Seeing Abilities in Those with Disabilities

Deb Weiner

How does the Jewish community include individuals with developmental and intellectual disabilities? In all walks of life, spiritual, educational, recreational and social, how do we help create a warm and safe space for this underserved population? Keshet is an organization that provides answers to these questions for the Jewish community and beyond.

Seeing Abilities in Those with Disabilities

The power of words

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Mark Twain once said, "The difference between the right word and almost-right word is the difference between lightning and a lightning bug."

The words we use have an effect on people. The way you say something can influence a person's entire day. How many times have you said something when your intentions are good, but they are perceived negatively?

The language we use to refer to persons with disabilities shapes our beliefs and ideas about them. Words have power; old, inaccurate and/or inappropriate descriptions preserve negative stereotypes as well as barriers. When we describe people by their labels of medical, physical or cognitive diagnoses, we devalue and disrespect them as individuals.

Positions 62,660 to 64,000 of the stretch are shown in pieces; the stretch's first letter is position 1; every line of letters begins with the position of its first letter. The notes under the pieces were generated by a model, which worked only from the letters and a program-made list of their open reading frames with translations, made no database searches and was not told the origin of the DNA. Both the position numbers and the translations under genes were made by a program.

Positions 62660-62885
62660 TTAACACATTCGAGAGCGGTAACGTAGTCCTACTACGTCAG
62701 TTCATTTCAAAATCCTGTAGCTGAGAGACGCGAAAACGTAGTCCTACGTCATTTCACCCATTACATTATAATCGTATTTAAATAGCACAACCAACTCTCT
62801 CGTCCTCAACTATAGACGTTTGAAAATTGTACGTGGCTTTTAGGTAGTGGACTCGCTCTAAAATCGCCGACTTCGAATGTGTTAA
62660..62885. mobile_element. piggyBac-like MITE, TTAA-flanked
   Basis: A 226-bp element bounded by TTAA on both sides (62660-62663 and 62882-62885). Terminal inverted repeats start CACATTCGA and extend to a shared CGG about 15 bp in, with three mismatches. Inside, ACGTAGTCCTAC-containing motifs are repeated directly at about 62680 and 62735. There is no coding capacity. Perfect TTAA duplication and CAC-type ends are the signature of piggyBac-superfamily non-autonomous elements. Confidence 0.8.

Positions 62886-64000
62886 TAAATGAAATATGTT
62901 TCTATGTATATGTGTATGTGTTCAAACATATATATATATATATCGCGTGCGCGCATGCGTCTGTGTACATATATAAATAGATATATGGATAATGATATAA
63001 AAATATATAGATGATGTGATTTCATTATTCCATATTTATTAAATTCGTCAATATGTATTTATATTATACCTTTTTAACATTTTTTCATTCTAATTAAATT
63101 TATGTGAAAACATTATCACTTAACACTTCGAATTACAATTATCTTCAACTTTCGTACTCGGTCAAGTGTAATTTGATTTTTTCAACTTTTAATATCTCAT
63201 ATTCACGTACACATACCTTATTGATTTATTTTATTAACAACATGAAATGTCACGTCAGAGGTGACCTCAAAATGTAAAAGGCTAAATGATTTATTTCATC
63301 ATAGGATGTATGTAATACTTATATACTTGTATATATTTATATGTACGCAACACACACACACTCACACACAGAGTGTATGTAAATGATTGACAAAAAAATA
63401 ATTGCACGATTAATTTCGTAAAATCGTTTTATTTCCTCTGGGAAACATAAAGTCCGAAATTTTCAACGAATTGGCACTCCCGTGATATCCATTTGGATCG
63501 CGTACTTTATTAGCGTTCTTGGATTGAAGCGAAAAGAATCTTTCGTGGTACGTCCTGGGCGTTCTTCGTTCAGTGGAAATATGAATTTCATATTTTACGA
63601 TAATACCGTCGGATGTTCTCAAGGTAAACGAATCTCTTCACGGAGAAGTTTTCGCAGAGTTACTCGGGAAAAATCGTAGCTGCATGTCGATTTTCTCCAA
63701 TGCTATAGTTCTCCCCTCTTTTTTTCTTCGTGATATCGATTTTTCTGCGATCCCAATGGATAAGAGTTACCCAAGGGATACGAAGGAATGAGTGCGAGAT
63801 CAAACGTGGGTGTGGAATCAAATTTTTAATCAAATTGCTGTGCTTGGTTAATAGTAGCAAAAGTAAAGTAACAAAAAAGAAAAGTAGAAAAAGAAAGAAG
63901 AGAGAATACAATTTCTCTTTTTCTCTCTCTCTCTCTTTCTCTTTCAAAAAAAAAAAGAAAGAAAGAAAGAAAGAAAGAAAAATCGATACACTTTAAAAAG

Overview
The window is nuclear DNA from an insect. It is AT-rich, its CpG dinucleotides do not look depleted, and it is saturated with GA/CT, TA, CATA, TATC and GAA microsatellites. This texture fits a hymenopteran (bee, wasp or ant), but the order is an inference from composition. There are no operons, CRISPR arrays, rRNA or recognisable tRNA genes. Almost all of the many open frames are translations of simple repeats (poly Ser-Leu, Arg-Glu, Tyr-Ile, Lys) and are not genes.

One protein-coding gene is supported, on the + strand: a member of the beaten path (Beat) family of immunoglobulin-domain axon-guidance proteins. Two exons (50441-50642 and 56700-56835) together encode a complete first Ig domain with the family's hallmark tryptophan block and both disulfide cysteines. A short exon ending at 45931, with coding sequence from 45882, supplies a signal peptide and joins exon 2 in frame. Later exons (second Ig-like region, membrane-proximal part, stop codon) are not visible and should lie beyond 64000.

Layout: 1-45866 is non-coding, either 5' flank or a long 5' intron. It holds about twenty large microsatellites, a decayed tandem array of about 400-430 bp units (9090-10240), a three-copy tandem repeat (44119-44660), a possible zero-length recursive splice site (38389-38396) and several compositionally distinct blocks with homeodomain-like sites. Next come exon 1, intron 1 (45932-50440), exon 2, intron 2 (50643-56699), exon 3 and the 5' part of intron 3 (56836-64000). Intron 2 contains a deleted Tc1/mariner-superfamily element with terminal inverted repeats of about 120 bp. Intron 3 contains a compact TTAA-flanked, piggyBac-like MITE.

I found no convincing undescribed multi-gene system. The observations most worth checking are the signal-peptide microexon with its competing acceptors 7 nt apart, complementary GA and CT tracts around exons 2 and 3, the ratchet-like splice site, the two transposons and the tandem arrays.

People are sensitive…I'm sensitive. I've always tried to be very careful with what I say and how I say it because as the sensitive and empathetic person I like to think I am, it pains me when my words hurt, regardless of the intention.

In the Jewish community, February is recognized as Jewish Disability Awareness Month. JDAM offers an excellent opportunity to recognize, raise awareness, and promote meaningful inclusion of people with disabilities and their families in all aspects of Jewish life. Everyone has the right to live a meaningful life with integrity, so I ask you this question - how can you help someone with special needs have a meaningful day, every day?

The answer begins with recognizing that the person always comes first. For example, would you say special needs people or individuals with special needs? By recognizing the individual first, you're acknowledging that they are more than their disability. By recognizing them as capable individuals and acknowledging their strengths, it empowers them. This small step creates an environment where they can strive for their independence and reach their maximum potential.

Keshet is encouraging places of worship, organizations, and individuals to spread the word about abilities awareness.

  • Share a personal story with your congregation
  • Ask your rabbi to speak from the pulpit about abilities awareness on one Shabbat during February
  • Lead an abilities awareness activity at your place of worship
  • Advertise information to your fellow congregants about abilities awareness and using respectful language
  • Schedule a Keshet speaker to address your membership on abilities awareness

Leadership within the Keshet community as well as the greater Jewish community is needed during this time so that this initiative can have the greatest possible impact for individuals with special needs. It only takes one person to make a difference - it could be you!


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